Indicators Point Toward Worse Great Lakes Flooding than 2017

Citizens in Niagara rally to save what is left of our wetlands in Niagara. File photo by Doug Draper

“What doesn’t help is the fact that people are building close to rivers and lakes. …  You remove wetlands and pave over other areas so with heavy rainfall, the water has to go somewhere else.” – Brock University Professor of Biology and UNESCO Chair in Community Sustainability Liette Vasseur

“We need to start bringing more of the natural components that can help with these storms like recreating wetlands and marshes.” – Liette Vasseur

News from Brock University in St. Catharines, Ontario

Posted May 2nd, 2019 on Niagara At Large

Niagara, Ontario – Record-high lake levels led to devastating flood damage in Great Lakes coastal communities in 2017, but in the two years since, little has changed.

Provincially significant wetlands in Thundering Waters Forest in Niagara Falls, Ontario where foreign investors are now looking to build a sprawling community. Citizen campaigns to save the area from development continue.

Brock University Professor of Biology and UNESCO Chair in Community Sustainability Liette Vasseur said those communities are in for serious flooding this year and this may coming from frequently.

And she says despite knowing it was coming, our complacency as a society has meant that we’re not only ill-prepared, but we’ve made things worse on ourselves.

“The pragmatism people have is that it’s all about today. Nobody thinks about the future,” she said. “We knew this was going to happen. All the signs were there.”

Vasseur is an internationally recognized expert in the field of coastal flooding and climate change adaptation and is currently leading a research project examining the impacts of the 2017 flooding and what could have been done to change the outcomes.

She’s been carefully watching the rising lake levels and said Lake Erie, for example, hit a record high in late April.

Much of Lakeside Park area along Port Dalhousie Harbour and Lake Ontario is under water from flooding waters in spring of 2017. file photo by Doug Draper

Vasseur said the explanation can be found in a number of areas such as the control level plan for the Great Lakes and heavy snowfall and spring rainfall for some regions, but she said the decisions of municipalities and residents are having a major impact.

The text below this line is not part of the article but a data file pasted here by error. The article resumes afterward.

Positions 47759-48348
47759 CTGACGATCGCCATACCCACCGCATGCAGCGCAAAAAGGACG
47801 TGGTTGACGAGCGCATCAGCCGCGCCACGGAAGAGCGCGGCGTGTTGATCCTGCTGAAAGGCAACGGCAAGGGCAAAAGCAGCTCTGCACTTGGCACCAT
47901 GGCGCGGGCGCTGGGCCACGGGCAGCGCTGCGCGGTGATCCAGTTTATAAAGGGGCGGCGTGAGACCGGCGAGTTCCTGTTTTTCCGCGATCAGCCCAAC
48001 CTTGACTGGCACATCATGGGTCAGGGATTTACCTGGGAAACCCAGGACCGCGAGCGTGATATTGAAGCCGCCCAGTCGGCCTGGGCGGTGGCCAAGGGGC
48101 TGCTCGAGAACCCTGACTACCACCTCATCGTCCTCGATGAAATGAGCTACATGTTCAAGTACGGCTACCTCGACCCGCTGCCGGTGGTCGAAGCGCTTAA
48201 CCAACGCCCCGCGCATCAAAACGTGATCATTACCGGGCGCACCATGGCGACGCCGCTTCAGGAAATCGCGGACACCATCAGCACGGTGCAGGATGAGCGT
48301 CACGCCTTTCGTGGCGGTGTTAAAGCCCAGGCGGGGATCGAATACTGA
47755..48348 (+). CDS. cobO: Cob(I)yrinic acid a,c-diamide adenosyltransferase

“There are climate drivers, but what doesn’t help is the fact that people are building close to rivers and lakes,” she said. “These are dynamic systems. The human component is very important. You remove wetlands and pave over other areas so with heavy rainfall, the water has to go somewhere else.”

Vasseur said even after the devastating floods two years ago, municipalities have continued to allow projects to be built in these sensitive areas.

“It’s quite obvious to me that we didn’t learn the lessons,” she said.

Vasseur’s recommendation is for residents living near coastlines to invest in waterproofing measures, and for municipalities to start creating buffer zones along rivers and lakes. Adaptation measures are badly needed. For some, it may even be to move from their residence, she said.

While those steps won’t stop the effects of climate change, they will at least help to lessen the impact on communities and infrastructure.

“We need to start bringing more of the natural components that can help with these storms like recreating wetlands and marshes,” she said.

NIAGARA AT LARGE encourages you to join the conversation by sharing your views on this post in the space following the Bernie Sanders quote below.

 A reminder that we only post comments by individuals who also share their first and last names.

For more news and commentary from Niagara At Large – an independent, alternative voice for our greater bi-national Niagara region – become a regular visitor and subscriber to NAL at http://www.niagaraatlarge.com .

“A politician thinks of the next election. A leader thinks of the next generation.” – Bernie Sanders

Advertisements

Leave a Reply

Fill in your details below or click an icon to log in:

WordPress.com Logo

You are commenting using your WordPress.com account. Log Out /  Change )

Google photo

You are commenting using your Google account. Log Out /  Change )

Twitter picture

You are commenting using your Twitter account. Log Out /  Change )

Facebook photo

You are commenting using your Facebook account. Log Out /  Change )

Connecting to %s

This site uses Akismet to reduce spam. Learn how your comment data is processed.